Question about Audio & Video Receivers
Hi the problem is the capacitors in the power supply area it is hard to pin point whiich one it is if you are good with asoldering iron change the lot if the deck has a standby mode and left on in the standby mode this could be the cause if not just age and usage how old is the deck. regards kirk
Posted on Dec 10, 2008
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I had exactly the same problem with my Denon DCD-910. Fixing it is easy, but it took me a while to find out;
In the power supply +10V and -10V unstabilized lines (in front of the 7805 and 7905 +5V and -5V regulators on the heatsink),
there are 2 ICP-N15 devices (IC protectors: very fast acting electronic fuses 0.6A). PCB component print is IC502 and IC503 if I remenber well. They tend to deteriorate over time and break, or a current peak could have made them tripping.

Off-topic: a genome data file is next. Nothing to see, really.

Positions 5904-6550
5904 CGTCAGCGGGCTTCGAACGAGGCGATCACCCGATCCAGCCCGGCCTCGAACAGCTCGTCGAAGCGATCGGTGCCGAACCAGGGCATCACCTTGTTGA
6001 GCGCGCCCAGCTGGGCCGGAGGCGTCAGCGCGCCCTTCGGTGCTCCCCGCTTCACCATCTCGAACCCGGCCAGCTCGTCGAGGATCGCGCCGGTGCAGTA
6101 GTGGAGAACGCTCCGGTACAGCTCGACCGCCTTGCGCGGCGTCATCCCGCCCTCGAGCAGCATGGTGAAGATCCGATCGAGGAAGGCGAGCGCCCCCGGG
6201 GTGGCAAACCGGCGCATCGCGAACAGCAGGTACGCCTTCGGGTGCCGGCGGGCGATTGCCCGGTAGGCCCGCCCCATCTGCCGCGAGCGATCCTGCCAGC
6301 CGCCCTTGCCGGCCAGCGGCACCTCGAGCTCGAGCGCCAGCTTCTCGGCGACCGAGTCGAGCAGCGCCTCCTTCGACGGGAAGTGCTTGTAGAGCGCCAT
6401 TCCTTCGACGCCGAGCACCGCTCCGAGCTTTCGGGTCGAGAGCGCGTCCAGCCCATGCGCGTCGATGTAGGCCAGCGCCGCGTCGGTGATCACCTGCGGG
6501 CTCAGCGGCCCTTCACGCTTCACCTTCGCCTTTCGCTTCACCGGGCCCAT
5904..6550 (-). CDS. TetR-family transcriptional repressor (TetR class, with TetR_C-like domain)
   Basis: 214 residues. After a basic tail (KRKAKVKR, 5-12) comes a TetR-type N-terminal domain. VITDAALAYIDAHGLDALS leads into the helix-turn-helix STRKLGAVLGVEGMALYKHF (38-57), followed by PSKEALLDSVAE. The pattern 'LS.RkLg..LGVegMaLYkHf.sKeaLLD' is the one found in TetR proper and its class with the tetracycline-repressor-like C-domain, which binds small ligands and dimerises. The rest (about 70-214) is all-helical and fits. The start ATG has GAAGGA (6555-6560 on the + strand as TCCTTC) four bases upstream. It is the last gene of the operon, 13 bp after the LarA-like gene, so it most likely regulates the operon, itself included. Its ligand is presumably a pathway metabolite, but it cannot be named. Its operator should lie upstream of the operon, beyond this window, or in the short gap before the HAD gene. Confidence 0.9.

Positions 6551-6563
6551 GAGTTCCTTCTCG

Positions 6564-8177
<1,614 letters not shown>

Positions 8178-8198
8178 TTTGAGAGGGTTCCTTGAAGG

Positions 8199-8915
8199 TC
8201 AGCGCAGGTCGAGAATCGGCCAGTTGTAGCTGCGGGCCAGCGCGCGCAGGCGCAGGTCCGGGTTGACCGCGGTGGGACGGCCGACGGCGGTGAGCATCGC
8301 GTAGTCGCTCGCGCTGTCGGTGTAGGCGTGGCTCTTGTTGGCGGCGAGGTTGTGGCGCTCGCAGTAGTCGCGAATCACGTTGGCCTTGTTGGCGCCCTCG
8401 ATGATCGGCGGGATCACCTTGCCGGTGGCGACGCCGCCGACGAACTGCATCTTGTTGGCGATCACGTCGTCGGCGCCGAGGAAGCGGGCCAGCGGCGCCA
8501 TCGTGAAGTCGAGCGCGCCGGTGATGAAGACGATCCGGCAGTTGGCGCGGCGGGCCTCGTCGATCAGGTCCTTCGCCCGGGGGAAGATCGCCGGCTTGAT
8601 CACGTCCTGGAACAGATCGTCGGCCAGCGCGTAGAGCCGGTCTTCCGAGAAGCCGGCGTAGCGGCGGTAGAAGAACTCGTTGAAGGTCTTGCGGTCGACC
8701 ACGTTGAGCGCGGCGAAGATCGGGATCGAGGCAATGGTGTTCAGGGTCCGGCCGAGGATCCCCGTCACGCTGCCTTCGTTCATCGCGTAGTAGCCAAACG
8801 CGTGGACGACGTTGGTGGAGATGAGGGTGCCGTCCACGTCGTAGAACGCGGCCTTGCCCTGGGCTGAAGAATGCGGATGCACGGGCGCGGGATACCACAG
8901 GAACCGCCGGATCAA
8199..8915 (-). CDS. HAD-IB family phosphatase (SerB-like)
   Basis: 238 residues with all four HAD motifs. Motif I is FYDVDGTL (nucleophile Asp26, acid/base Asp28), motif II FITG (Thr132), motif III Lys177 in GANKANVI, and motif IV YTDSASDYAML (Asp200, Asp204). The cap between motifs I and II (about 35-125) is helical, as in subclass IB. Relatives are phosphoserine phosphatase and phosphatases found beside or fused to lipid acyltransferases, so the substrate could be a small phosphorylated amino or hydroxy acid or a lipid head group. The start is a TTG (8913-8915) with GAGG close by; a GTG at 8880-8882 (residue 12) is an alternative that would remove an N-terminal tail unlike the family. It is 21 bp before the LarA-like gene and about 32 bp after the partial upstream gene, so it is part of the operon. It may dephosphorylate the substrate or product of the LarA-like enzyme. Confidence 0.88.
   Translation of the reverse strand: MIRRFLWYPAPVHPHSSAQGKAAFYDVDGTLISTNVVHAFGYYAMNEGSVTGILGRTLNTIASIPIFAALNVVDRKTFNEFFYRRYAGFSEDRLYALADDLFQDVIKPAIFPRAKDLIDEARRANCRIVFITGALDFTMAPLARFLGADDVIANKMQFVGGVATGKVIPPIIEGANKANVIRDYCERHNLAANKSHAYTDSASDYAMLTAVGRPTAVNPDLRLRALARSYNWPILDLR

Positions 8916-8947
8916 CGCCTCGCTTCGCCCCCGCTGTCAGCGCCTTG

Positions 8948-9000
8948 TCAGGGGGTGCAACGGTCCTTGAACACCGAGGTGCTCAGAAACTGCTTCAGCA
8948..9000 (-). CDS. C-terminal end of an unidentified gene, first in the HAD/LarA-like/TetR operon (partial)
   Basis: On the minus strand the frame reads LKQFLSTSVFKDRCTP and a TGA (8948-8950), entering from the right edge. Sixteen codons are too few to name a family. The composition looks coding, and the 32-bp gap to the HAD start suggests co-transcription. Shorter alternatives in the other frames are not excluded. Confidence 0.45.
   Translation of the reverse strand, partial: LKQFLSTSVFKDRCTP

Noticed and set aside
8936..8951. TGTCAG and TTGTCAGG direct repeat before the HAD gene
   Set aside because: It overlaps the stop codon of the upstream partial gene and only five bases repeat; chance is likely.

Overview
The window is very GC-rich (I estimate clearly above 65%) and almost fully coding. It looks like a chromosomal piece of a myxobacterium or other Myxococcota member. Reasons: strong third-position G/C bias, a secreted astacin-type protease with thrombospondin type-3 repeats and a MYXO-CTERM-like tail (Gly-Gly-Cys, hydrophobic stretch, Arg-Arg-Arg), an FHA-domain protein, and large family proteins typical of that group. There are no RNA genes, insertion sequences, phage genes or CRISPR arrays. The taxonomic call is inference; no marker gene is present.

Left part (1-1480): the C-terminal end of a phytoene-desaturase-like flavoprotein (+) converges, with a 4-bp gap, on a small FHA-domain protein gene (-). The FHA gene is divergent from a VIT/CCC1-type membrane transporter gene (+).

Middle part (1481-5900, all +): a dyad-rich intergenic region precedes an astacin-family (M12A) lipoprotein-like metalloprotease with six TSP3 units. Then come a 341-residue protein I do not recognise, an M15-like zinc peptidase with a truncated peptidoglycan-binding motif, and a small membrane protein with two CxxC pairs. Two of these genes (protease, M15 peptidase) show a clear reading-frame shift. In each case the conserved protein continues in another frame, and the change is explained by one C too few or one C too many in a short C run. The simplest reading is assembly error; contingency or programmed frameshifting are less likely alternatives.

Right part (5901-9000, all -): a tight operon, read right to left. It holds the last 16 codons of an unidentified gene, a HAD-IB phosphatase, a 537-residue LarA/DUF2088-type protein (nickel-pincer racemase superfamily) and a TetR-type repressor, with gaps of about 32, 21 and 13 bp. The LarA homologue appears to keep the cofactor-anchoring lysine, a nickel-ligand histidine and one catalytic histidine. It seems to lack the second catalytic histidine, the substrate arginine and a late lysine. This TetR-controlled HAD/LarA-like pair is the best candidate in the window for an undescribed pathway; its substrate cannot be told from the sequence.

The +10V/-10V (+13/-13V really) is used for driving the loading/spindle/sliding motors and focus/tracking coils ONLY. +/-5V was still OK, that's why you can still see the display.
They have a TO92 transistor housing, but only 2 leads. ICP-N15 are hard to find; You could also use ICP-F15, but these have a different housing.
You could order the original ICP-N15 at utsource.net
An alternative could be to mount 2 polyswitches (also called multifuse), a PTC type current limiting and recoverable circuit breaker, like Bourns MF-R065, rated 0.65 A
I replaced them with 2 radial 800mA PCB solder mount fuses (1$/pc), and everything works fine again. Yet another piece of excellent equipment not to be thrown away ;-)
You have to unmount the PCB from the CD player housing (about 8 screws and disconnect all 10 connectors) to be able to replace the fuses.
While it is disassembled, check for broken solderings, especially on high power devices ( like voltage regulators mounted on heatsink or power transistors)
I hope it works for you too.
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